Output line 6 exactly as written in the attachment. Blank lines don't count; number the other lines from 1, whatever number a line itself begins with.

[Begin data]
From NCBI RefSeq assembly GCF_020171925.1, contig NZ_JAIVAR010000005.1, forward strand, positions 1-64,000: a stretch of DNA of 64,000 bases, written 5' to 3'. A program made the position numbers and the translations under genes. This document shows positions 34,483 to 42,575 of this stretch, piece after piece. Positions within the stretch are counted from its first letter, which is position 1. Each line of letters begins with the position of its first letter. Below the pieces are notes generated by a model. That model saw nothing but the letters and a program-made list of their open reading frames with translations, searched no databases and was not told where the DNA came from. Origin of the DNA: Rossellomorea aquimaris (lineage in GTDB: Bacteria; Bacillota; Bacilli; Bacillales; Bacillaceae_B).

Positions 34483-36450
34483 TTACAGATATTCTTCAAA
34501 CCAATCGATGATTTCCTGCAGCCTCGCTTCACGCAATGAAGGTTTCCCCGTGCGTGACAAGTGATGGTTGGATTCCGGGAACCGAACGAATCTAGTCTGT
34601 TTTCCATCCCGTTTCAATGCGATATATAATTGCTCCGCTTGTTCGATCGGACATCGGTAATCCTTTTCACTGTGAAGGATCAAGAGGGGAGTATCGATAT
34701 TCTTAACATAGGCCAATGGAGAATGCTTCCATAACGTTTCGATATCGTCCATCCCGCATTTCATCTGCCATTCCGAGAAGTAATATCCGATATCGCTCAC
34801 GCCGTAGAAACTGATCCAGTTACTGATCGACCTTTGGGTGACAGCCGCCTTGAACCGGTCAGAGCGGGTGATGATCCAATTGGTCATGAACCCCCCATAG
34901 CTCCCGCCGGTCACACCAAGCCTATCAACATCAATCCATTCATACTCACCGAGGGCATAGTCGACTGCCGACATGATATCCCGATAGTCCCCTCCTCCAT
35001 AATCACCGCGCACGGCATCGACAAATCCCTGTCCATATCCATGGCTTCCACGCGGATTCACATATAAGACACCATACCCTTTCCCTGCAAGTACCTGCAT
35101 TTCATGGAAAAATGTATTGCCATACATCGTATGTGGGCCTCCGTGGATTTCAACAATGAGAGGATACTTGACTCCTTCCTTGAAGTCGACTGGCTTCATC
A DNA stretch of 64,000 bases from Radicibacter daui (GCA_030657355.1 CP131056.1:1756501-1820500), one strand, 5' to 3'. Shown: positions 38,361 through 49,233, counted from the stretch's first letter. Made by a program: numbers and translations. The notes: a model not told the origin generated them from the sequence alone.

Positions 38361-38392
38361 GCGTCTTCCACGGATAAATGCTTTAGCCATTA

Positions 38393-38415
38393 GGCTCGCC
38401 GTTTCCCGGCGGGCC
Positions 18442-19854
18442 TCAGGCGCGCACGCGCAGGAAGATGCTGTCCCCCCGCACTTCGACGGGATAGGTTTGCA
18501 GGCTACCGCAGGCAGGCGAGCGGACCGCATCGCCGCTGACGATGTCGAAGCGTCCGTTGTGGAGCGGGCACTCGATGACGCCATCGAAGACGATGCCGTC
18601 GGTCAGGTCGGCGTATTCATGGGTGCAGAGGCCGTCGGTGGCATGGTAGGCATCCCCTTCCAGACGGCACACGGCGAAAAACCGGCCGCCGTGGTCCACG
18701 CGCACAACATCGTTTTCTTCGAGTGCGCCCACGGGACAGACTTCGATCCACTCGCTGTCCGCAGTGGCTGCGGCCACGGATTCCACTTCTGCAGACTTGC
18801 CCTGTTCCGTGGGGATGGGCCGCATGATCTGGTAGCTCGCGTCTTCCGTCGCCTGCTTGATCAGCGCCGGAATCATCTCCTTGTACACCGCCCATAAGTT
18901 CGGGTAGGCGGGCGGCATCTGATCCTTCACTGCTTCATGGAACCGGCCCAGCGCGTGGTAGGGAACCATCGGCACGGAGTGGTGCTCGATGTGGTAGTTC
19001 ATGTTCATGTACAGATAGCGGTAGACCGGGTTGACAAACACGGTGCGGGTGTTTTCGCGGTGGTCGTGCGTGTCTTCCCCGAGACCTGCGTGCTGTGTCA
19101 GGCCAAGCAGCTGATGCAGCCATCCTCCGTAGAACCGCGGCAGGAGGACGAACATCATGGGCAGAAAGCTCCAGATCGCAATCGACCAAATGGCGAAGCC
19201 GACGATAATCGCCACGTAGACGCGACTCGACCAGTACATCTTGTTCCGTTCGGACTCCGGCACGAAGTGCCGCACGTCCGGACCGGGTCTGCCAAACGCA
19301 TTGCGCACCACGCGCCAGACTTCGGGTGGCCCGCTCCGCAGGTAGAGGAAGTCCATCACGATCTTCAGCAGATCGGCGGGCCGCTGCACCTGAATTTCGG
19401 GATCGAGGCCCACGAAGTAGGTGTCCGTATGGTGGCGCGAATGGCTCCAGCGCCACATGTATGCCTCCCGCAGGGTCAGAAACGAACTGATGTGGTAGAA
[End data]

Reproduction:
34701 TCTTAACATAGGCCAATGGAGAATGCTTCCATAACGTTTCGATATCGTCCATCCCGCATTTCATCTGCCATTCCGAGAAGTAATATCCGATATCGCTCAC